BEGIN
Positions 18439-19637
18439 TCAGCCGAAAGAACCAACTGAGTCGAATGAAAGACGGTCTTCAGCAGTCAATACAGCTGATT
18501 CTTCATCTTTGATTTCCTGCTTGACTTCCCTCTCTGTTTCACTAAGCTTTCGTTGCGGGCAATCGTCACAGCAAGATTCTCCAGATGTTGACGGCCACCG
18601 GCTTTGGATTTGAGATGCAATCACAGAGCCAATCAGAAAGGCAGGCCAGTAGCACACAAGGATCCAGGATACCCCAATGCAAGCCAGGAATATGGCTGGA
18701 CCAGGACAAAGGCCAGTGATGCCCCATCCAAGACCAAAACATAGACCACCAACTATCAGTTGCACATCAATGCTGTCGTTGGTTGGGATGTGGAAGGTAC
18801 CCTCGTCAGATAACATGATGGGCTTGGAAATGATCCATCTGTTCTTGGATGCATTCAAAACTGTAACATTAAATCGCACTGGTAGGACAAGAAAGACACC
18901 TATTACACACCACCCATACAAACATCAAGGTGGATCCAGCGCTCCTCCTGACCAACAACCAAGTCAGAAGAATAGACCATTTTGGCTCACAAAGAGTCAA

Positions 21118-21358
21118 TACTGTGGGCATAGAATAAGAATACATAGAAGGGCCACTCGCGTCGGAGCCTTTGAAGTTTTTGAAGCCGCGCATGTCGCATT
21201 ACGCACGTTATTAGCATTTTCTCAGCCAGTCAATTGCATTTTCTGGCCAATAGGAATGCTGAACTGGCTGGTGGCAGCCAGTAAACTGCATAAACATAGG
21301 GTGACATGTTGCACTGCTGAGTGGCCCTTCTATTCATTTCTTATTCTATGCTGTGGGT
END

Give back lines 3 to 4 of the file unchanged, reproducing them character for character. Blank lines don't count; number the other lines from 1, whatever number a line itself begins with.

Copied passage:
18501 CTTCATCTTTGATTTCCTGCTTGACTTCCCTCTCTGTTTCACTAAGCTTTCGTTGCGGGCAATCGTCACAGCAAGATTCTCCAGATGTTGACGGCCACCG
18601 GCTTTGGATTTGAGATGCAATCACAGAGCCAATCAGAAAGGCAGGCCAGTAGCACACAAGGATCCAGGATACCCCAATGCAAGCCAGGAATATGGCTGGA